Kodak Alaris has updated its film care and storage recommendations, confirming the recent warning that new CT scanners used to screen hand luggage in airports can damage unprocessed film.
Los Angeles-based Freestyle Photographic Supplies posted on Instagram of a new hand luggage CT scanner at Los Angeles’ LAX, warning that the more powerful scanner could damage film and urging photographers to ask for a handcheck.
On Friday, Kodak Alaris updated its “Storage and Care of Kodak Photographic Materials” resources – the PDF can be accessed here. The PDF contains new recommendations about handchecks. Kosmo Foto was sent the updated PDF by a Kodak Alaris representative shortly after it was published on Friday (25 October).
The PDF reads: “X-rays can fog unprocessed film. When you travel by commercial airline, your checked luggage is commonly subjected to x-ray examination by a CT (Computed Tomography) scanner.
“Many airport security departments are now investing in additional CT scanners for carry-on bags, with a goal of eventually having the machines at every security checkpoint. To avoid any danger of fogging unprocessed film, always hand-carry your film – including loaded cameras – and always request a visual inspection at the airport security check point.”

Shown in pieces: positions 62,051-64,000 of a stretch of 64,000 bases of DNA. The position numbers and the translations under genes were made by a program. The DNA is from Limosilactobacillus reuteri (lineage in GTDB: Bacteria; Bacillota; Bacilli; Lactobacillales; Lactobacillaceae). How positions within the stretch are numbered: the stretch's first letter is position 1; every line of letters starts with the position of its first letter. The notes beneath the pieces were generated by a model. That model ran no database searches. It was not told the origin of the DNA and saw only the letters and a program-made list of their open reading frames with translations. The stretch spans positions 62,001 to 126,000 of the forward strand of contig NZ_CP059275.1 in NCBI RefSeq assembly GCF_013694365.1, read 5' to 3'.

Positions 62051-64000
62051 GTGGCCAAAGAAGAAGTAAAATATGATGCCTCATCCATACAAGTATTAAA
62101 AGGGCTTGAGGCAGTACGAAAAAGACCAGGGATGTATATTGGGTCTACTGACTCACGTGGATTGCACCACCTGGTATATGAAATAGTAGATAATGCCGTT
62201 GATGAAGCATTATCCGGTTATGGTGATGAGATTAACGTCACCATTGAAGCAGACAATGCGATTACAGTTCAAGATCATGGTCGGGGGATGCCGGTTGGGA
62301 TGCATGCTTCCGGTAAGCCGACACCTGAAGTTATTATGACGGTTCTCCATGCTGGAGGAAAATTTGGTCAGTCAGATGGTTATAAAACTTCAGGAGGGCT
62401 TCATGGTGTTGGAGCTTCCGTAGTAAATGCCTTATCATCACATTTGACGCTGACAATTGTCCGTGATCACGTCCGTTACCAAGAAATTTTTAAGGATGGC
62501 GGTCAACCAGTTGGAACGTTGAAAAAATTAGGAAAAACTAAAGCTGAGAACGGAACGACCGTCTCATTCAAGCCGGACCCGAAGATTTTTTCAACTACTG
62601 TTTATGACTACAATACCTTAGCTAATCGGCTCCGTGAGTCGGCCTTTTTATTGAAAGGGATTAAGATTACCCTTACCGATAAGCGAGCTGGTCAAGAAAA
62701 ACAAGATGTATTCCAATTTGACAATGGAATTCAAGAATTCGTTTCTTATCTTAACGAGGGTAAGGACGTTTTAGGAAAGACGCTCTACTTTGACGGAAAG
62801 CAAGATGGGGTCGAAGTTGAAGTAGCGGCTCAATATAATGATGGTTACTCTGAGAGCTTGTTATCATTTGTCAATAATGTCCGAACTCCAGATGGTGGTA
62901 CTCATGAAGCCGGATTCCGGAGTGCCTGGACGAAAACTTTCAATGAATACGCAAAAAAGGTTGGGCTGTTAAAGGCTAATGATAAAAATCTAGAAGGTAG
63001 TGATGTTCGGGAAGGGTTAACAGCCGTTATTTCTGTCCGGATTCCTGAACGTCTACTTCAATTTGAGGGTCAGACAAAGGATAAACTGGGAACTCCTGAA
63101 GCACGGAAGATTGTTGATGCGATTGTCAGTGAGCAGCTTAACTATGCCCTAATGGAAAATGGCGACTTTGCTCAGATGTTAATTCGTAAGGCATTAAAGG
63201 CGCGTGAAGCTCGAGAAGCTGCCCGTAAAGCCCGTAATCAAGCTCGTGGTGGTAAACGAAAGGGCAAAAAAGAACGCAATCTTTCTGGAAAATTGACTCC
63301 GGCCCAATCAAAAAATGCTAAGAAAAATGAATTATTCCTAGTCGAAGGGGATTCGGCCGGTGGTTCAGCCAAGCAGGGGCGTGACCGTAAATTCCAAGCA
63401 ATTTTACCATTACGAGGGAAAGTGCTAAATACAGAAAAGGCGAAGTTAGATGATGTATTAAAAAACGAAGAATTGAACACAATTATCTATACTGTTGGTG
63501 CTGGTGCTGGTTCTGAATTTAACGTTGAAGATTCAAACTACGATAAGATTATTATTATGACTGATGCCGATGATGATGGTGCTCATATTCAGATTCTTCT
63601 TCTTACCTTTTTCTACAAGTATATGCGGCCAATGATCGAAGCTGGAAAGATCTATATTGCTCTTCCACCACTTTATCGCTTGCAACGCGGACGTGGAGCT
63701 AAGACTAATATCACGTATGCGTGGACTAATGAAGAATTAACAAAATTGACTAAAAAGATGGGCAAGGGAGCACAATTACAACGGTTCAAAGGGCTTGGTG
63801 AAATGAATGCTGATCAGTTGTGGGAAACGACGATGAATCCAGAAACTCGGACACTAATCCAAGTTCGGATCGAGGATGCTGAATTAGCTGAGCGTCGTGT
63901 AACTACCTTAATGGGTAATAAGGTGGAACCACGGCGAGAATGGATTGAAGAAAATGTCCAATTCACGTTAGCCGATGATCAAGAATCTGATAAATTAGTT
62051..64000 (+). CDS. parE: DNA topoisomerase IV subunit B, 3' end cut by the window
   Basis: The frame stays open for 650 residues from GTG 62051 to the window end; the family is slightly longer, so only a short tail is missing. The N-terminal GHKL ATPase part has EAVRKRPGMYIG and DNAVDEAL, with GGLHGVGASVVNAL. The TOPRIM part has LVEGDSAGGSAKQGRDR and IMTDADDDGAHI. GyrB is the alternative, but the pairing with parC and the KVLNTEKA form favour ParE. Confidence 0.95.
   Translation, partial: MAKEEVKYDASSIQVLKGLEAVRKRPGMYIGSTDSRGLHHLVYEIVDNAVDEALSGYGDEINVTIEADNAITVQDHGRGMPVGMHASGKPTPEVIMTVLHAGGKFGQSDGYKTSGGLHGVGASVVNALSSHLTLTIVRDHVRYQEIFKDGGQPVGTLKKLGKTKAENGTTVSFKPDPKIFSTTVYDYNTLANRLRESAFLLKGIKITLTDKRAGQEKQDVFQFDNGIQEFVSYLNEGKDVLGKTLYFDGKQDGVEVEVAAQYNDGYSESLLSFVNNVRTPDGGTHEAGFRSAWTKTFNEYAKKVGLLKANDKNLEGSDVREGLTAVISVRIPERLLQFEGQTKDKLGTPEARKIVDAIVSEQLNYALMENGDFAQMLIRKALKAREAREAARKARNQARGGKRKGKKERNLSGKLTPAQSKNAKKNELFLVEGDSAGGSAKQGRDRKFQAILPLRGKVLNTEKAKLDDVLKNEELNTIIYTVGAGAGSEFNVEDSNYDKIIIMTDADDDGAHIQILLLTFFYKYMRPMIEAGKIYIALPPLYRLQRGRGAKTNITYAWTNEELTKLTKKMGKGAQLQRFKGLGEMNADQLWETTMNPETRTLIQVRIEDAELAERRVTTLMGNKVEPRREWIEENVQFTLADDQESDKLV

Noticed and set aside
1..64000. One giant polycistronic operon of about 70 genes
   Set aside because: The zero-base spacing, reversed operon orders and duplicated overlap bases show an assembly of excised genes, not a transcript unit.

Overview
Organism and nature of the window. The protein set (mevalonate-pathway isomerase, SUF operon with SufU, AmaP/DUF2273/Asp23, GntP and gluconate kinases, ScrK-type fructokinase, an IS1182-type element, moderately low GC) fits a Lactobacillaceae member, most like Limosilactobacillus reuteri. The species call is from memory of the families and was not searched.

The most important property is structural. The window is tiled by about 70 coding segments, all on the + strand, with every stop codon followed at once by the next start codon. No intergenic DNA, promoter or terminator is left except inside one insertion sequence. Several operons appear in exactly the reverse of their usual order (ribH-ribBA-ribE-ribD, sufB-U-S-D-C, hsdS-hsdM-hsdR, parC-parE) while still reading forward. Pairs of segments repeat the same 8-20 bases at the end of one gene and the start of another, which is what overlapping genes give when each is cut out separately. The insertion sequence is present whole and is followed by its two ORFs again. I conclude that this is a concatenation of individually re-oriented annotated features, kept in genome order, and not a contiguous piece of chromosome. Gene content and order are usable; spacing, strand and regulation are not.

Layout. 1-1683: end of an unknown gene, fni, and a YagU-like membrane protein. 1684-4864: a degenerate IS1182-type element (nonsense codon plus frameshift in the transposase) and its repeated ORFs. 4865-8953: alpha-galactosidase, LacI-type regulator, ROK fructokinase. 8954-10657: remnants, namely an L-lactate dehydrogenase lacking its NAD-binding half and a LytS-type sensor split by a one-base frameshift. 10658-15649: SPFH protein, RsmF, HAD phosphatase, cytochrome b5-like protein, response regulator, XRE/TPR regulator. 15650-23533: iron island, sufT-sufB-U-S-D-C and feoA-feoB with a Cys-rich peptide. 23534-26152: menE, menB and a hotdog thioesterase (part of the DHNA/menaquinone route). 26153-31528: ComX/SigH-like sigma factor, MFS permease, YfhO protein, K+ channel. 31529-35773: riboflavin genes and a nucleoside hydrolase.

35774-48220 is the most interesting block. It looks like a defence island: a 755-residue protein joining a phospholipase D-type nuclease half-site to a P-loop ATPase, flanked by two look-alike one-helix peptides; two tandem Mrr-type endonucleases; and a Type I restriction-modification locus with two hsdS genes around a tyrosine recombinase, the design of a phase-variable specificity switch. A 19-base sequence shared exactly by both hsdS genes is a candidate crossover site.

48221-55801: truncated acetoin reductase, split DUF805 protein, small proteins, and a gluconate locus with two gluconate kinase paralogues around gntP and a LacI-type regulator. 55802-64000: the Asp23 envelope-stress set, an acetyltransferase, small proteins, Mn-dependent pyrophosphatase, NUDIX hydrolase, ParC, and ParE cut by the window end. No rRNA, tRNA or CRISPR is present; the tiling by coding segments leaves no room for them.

The guide also lists the following tips:
- Processed film is not affected by x-rays
- The traditional door frame walk-through and hand-held metal detectors used to check passengers are not x-ray devices and do not affect film
- Millimetre wave body scanners use radio waves, and produce no ionising radiation
- Sometimes mailed packages are also x-rayed; if you include unprocessed film in a package, label the package “Undeveloped Photographic Film. Please Do Not X-Ray.” Film mailed in clearly marked processing mailers sold by photofinishers is usually not subjected to x-ray inspection.
CT scanners have already been used to scan hold luggage since September 2001. These much more powerful x-rays damage film.
The US’s Transportation Security Administration (TSA) guidelines already explicitly state that photographers should carry their film in their hand luggage and ask for a hand inspection at security checkpoints.
However, in many European airports, photographers are refused handchecks and told to put film through the hand luggage scanners. While the current x-ray scanners are low-dose and unlikely to damage film – even after multiple scans – the new scanners are likely to be introduced in the future.